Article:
Directed by German filmmaker Maria Shrader and starring Maren Eggert and British actor Dan Stevens, I’m Your Man (original title: Ich bin dein Mensch) follows scientist Alma (Eggert) as she reluctantly embarks on to see if humanoids can become part of society. As part of the trial, she agrees to ‘test’ out a cyborg named Tom (Stevens), who has been programmed to be her ideal partner.
When the film starts, it looks like the beginning of a beautiful friendship. A shy woman, Alma, enters a luxuriously decorated bar and is immediately introduced to the attractive Tom. His intelligence and charm don’t sit well with Alma but when they hit the dancefloor for a spot of rumba, things freeze up – or more notably, Tom. After this awkward ‘encounter’, Alma is revealed to be a reluctant candidate to evaluate the use of robots as life partners and due to her singleton, childless status, she seems to be the only person eligible for this trial.
Unfortunately, Alma is not in the mood for love. A scientist herself, she is busy trying to prepare her study for publication and taking care of her elderly father. She treats the trial as an inconvenience and is certain that she doesn’t need a machine to make her happy, let alone a man. However, Tom is the perfect man – he makes breakfast, tidies up, makes candle-lit baths and even colour-coordinates books according to colour. Despite his best efforts, they are wasted on the cynical and closed-off Alma, who sees nothing more than someone, nay something, that was made for her.
But I’m Your Man shows that there is more than compatibility at play. Shrader’s witty screenplay and careful direction beautifully create the unwitting sparks between the two, with Alma’s antagonism towards Tom manifesting in barbs and jibes, not to mention reminders of his ‘lack’ of humanity while he calmly chooses to use her responses to act more accordingly. This results in an uncertain rapport between the characters but when he notices an issue with Alma’s study, they begin to communicate – just like a normal relationship.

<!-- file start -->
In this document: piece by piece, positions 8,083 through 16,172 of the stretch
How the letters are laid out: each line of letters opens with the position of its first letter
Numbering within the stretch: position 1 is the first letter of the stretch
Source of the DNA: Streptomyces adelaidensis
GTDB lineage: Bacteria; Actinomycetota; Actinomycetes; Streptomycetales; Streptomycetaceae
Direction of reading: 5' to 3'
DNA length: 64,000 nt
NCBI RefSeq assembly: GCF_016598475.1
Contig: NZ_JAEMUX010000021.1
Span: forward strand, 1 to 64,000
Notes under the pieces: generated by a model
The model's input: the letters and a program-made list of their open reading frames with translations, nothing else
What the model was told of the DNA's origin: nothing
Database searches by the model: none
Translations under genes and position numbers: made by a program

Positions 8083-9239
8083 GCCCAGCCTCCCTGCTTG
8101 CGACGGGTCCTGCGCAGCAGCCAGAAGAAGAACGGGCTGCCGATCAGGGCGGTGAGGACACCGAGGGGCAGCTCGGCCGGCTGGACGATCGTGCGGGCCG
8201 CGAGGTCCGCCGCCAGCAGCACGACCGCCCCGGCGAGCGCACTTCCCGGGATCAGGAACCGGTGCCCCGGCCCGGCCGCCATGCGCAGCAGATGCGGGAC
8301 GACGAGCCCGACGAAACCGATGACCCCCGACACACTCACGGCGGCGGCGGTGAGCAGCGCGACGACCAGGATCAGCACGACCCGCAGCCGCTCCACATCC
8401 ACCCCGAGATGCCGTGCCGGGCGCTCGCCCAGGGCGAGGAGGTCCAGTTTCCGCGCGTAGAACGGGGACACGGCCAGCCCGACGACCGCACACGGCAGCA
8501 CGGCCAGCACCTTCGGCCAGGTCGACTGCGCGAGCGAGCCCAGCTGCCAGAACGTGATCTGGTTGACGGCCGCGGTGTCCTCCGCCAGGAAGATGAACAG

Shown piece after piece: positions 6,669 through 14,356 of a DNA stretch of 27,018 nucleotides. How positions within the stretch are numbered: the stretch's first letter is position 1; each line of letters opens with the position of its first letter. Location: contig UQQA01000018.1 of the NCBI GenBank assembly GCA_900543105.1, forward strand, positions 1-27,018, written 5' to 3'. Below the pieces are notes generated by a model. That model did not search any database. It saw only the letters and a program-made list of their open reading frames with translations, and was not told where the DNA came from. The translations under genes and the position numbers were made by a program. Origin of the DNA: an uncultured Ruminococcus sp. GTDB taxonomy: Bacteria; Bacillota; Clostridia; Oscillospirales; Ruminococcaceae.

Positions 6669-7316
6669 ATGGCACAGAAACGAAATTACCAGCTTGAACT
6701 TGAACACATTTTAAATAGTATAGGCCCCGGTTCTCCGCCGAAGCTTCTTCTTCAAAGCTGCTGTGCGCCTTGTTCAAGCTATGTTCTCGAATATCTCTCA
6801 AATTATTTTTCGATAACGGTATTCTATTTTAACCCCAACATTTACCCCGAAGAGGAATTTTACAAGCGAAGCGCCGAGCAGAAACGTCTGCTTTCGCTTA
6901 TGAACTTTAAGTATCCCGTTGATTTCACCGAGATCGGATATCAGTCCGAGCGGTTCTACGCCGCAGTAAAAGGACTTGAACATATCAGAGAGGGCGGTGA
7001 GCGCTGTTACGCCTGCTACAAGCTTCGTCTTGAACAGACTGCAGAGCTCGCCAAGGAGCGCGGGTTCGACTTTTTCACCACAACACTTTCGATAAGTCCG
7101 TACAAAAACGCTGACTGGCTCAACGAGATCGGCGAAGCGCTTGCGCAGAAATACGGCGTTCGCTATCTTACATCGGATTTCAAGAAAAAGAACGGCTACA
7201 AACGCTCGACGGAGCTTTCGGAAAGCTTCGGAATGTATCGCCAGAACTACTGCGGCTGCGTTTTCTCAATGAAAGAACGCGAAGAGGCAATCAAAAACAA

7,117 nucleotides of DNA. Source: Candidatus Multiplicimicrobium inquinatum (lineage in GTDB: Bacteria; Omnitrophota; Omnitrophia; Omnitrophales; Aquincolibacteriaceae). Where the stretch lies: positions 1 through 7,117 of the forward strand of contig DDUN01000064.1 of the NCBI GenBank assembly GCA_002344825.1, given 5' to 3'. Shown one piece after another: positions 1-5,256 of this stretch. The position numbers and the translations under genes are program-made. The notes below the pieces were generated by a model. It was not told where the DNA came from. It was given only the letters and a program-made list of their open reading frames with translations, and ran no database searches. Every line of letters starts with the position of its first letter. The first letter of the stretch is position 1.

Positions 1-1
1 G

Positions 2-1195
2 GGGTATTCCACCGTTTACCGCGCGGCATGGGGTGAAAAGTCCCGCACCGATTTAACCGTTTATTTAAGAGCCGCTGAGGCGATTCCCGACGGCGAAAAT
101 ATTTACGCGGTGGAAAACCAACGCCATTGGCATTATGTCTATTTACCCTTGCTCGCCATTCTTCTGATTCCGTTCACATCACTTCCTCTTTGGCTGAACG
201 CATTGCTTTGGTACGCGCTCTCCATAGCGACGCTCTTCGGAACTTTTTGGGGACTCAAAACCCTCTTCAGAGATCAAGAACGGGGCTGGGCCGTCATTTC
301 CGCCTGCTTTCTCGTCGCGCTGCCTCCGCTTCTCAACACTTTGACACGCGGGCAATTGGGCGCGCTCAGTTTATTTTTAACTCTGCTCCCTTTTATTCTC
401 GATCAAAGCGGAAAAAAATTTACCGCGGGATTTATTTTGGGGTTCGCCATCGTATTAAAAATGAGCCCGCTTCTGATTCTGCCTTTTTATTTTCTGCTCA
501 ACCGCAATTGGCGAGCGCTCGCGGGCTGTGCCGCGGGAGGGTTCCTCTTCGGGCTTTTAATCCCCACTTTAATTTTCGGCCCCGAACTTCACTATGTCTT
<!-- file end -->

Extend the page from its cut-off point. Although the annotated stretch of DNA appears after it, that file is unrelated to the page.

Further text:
With Shrader’s narrative focusing on connection and emotivity, the chemistry between the two leads highlights the subtle changes in their ‘relationship’ so they complement each other as companions, rather than just having Tom be a prospective partner. Eggert brings a sensitivity to the closed-off Alma while Stevens dominates the film while showing off his fluency in German in an amazingly graceful physical performance that is as good as Alicia Vikander’s Ava in the 2015 thriller Ex-Machina.
Incorporating a slight sci-fi twist in its otherwise conventional narrative, I’m Your Man is an unlikely love story yet exudes such charm and wit, especially from Eggert and Stevens, that it is easy to fall for.
Director: Maria Shrader
Stars: Maren Eggert, Dan Stevens, Sandra Hüller
Runtime: 102 minutes